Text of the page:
Every “Me” cycle in society begins with:
1. a beautiful dream of freedom from restraint
2. a hunger for self-expression
3. a search for individuality
Our last “Me” cycle began in 1963 and reached its zenith in 1983 when freedom from restraint had evolved into conspicuous consumption and individuality was being “self-expressed” through costumes, big hair, disco and phony poses.
The upside of a “Me” zenith is optimistic entrepreneurialism and national pride. Of course Peter Ueberroth was able to raise 215 million dollars more than was needed to host the 1984 Summer Olympics in Los Angeles. Of course it was the grandest spectacle the world had ever seen. Of course it was. And our movie-star handsome, wavy-haired President is about to stand at the Brandenburg Gate on worldwide television and command the leader of the world’s other superpower to “Tear down this wall!” as though he’s telling a naughty child to clean his room.
We tend to overdose on everything, don’t we? “If a little ‘Me’ pride is good, a lot is better.” The slow deflation of the over-pumped “Me” was known as Gen-X (1983-2003,) but Generation-X was never about birth cohorts. A generation is about life cohorts. Emergent values will be embraced first by the youth and this causes people to mistakenly believe those birth-cohort myths about “Baby Boomers, Gen-Xers and Millennials.” But our attitudes aren’t a reflection of when we were born; they’re a reflection of the times in which we live.
Ultimately, we’re all in this generation together, regardless of when we were born or how soon after the tipping point we embrace the new values, outlook, and perspective.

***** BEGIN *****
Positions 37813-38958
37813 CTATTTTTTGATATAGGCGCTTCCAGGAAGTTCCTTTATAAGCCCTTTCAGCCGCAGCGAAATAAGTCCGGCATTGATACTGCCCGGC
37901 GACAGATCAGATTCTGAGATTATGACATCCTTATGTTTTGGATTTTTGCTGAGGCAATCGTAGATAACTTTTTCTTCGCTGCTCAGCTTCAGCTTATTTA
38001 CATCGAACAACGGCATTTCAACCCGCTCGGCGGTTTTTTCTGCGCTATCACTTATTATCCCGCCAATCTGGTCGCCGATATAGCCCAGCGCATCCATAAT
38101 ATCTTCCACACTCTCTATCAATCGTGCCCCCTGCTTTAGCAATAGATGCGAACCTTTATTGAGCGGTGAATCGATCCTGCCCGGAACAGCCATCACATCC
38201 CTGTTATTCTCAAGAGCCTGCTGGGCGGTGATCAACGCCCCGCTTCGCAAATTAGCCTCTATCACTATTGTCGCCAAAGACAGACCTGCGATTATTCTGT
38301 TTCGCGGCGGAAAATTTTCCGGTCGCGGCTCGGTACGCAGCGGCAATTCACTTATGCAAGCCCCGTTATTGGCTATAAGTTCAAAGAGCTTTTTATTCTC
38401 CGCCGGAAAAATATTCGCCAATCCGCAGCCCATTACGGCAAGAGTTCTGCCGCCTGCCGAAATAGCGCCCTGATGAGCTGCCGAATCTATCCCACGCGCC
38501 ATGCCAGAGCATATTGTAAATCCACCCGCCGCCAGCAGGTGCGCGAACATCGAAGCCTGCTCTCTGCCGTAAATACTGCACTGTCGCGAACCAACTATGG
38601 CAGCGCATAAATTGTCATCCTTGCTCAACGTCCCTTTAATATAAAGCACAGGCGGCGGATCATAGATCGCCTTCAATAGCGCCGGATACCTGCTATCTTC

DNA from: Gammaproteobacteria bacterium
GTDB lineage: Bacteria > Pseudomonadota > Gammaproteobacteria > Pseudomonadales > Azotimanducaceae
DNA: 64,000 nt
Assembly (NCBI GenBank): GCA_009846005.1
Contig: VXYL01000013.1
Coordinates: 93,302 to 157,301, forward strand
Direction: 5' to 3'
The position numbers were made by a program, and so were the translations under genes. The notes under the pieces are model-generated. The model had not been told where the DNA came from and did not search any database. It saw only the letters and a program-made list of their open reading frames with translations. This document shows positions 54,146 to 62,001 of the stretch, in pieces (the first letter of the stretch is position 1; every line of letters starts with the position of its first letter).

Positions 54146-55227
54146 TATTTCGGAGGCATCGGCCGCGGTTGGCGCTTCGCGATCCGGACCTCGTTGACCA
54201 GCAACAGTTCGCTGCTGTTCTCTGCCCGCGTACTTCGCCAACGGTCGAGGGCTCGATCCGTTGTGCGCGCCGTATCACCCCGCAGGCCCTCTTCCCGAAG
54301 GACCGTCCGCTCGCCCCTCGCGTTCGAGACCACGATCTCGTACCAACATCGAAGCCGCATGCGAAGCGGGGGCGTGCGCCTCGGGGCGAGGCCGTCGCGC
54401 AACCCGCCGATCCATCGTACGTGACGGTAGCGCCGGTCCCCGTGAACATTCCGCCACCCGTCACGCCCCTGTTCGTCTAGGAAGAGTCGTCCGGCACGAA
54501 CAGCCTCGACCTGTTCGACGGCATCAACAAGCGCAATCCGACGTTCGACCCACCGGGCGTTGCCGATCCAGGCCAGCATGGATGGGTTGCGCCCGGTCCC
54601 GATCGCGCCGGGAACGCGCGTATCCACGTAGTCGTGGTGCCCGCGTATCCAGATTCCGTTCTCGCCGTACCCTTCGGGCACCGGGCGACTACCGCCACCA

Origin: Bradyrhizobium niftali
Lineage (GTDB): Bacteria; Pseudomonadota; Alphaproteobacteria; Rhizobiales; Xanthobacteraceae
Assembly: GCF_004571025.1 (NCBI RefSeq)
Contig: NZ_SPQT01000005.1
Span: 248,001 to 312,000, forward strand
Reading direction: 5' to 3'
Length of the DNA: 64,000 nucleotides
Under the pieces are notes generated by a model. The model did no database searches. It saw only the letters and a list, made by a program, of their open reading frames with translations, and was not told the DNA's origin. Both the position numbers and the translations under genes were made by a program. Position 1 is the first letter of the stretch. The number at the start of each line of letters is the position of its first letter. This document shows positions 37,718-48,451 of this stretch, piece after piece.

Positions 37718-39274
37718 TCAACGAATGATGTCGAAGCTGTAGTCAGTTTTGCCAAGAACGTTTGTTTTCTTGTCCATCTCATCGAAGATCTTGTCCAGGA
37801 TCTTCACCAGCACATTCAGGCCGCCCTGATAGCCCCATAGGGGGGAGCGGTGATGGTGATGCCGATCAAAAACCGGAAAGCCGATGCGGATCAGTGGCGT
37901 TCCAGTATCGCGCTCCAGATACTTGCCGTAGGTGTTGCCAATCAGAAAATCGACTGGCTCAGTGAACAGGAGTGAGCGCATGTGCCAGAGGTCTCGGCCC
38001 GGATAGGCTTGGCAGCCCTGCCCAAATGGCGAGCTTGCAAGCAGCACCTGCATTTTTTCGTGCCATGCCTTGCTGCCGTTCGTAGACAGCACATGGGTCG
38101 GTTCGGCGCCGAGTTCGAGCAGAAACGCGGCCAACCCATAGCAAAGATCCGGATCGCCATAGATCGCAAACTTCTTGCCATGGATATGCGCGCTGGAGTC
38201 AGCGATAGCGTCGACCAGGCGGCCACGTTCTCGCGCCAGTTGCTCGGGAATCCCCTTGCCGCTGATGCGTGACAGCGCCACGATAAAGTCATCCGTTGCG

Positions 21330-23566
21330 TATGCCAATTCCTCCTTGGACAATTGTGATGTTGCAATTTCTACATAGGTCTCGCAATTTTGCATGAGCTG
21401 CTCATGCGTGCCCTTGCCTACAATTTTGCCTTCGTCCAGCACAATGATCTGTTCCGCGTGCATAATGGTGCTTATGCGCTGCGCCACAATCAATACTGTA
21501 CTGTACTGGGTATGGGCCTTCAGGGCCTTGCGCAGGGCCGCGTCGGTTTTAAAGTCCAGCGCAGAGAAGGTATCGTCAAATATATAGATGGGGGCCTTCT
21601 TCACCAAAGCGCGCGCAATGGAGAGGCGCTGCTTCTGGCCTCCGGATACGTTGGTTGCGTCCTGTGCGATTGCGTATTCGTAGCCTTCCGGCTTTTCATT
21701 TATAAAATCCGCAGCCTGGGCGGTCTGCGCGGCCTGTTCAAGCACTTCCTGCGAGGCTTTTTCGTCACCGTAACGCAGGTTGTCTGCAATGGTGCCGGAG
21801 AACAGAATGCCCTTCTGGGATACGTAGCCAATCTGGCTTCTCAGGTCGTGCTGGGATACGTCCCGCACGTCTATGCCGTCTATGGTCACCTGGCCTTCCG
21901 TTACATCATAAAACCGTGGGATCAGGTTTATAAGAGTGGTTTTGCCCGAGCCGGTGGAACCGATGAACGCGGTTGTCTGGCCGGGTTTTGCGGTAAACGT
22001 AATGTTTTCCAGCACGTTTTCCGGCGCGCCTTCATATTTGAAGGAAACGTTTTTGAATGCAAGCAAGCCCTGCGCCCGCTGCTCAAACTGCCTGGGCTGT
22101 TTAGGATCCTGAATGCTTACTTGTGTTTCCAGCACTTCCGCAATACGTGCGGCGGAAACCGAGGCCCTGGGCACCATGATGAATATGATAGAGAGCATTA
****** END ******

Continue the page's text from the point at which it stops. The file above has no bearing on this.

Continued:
A “Me” is about vertical hierarchy, “Who is on top?”
A “We” is about horizontal connectedness, “To what am I committed?”
And we move as a group between these perspectives in a predictable swing of society’s pendulum that takes precisely 40 years to travel between zeniths.
The bottom of the pendulum’s arc is the tipping point. 1963 began the “Me” that reached it’s zenith in 1983 and then declined back to a new tipping point twenty years later.
Our current “We” cycle began in 2003 with:
1. a beautiful dream of working together for the common good
2. a hunger for acceptance as a member of a team
3. a search for significance
We’re approaching the halfway point (2013) in the 20-year upswing of a “We” that will zenith in 2023. If the recurrent and undeniable patterns of the past 3,000 years can be trusted, we’re about to enter a very dangerous time.
The upside of a “We” zenith is that the prevailing attitude is “I’m OK – You’re Not OK.” This can manifest itself as genuine concern for others, “Things are good for me right now, but not so good for you. How can I help?” Volunteerism zeniths in a “We” as teamwork and significance are celebrated as supreme virtues.
The downside of a “We” zenith is that “working together for the common good” often escalates into a self-righteous gang mentality. “I’m OK – You’re Not OK” can also be translated as, “I am correct and good. You are incorrect and evil.”
Yes, we’re entering a dangerous time indeed.
What can be done?
Tune in tomorrow (Sept. 18) for a live, 1-hour webcast hosted by yours truly. No money. Just an hour of your time. We’ll look at some real-world, right-now examples of the upswing of the “We.”
The book will be released October 2nd.
Roy H. Williams
Michael R. Drew, co-author of Pendulum,
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